With flexible furniture, bedrooms can double up as study rooms too. One of the stars of the agile furniture is the murphy bed, which is a solution that allows the folding in of the mattress vertically to the wall, opening up possibilities of the space below it. Some of these clever mechanisms feature an in-built study desk that emerges on the other side when the bed is tucked against the wall.
At Canvas House, almost all of the interior for the whole four stories are blanketed in white, save for a random, disparate selection of surfaces (Credit: Ministry of Design)
Abstract versus actual
Seah is foremost an abstract thinker, and sometimes intangible concepts guide the way he designs projects. One of those is Canvas House, a co-living space nestled in a traditional shophouse along Blair Road in Singapore. Almost all of the interior for the whole four stories are blanketed in white, save for a random, disparate selection of surfaces, some of which include: a patch of brickwork on one wall, an old face allowed to peek out from the surface of vintage china, and some circular cutouts on the stairs, revealing their original timber surface.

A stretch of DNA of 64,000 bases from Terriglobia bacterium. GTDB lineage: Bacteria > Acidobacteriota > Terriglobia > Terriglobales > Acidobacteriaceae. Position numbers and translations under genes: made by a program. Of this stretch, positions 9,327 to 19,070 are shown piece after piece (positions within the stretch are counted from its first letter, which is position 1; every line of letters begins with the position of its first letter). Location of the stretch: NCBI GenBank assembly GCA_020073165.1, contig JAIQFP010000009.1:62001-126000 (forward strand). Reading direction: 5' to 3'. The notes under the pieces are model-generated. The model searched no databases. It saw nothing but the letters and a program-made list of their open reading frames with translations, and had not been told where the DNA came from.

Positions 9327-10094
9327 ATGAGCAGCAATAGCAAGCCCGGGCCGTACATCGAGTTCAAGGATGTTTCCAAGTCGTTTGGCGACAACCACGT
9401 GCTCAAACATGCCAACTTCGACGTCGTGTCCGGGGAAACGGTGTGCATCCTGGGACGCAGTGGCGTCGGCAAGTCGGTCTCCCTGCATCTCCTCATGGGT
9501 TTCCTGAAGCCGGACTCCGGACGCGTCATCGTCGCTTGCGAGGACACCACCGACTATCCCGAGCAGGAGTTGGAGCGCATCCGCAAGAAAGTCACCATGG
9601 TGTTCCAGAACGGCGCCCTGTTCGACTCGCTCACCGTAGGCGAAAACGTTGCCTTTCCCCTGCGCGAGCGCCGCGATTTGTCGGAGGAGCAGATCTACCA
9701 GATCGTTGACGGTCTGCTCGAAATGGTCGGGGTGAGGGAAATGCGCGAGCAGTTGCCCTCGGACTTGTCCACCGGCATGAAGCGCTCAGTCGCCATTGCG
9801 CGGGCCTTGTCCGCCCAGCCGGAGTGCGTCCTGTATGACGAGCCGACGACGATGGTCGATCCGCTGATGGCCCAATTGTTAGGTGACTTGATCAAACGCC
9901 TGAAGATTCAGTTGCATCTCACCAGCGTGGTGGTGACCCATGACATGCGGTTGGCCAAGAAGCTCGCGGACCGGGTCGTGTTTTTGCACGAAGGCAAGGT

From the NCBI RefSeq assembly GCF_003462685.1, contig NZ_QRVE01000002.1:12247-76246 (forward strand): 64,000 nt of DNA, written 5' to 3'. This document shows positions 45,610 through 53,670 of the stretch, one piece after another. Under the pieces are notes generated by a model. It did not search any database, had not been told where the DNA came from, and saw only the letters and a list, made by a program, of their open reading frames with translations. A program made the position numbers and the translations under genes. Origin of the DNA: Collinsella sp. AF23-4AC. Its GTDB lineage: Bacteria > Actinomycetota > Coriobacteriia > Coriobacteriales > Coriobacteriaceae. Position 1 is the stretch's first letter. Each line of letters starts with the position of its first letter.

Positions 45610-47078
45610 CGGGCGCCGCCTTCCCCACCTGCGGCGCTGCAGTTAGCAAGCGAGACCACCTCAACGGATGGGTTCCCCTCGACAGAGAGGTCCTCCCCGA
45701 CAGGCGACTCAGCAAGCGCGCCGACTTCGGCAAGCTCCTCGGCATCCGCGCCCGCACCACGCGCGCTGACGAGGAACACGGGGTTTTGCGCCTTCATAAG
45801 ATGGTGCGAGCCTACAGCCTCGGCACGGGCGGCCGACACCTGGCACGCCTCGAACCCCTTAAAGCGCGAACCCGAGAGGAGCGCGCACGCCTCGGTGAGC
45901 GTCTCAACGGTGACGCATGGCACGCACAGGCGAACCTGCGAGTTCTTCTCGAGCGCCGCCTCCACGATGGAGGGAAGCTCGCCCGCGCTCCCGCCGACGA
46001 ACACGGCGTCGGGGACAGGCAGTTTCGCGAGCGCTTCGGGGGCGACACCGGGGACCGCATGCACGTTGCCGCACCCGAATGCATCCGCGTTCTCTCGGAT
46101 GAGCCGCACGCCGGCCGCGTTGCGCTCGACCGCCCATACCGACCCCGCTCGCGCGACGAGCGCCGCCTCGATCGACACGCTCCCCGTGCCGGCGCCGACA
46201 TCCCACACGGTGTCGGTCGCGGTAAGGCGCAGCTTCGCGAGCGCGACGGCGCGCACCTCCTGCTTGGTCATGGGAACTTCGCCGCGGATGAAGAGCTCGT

The idea that drove the project’s design was the layering of time, describes Seah. With some interiors of the house left unpainted by white, the house reveals glimpses of its past through the untouched surfaces.
Then there are also projects that respond to the lay of the land, which sometimes offers constraints that “generates a building that you may not have created, to begin with,” says Seah. Such was the beginnings for the Zig Zag House, a single-storey bungalow in Singapore with an internal gross floor area of 6,458 sq ft. The house sits on a triangular piece of land, the result of subdividing a larger, Good Class Bungalow-sized plot — categorised as exceeding 15,000 sq ft — into seven distinct sites. A Tembusu tree, gazetted as a heritage treasure, stood in the middle of the carved out plot, and could not be felled. Unswayed by its girth, Seah’s team built a house around it.
Majestic Theatre is a boutique hotel that was transformed from what used to be Penang’s oldest cinema (Credit: Ministry of Design)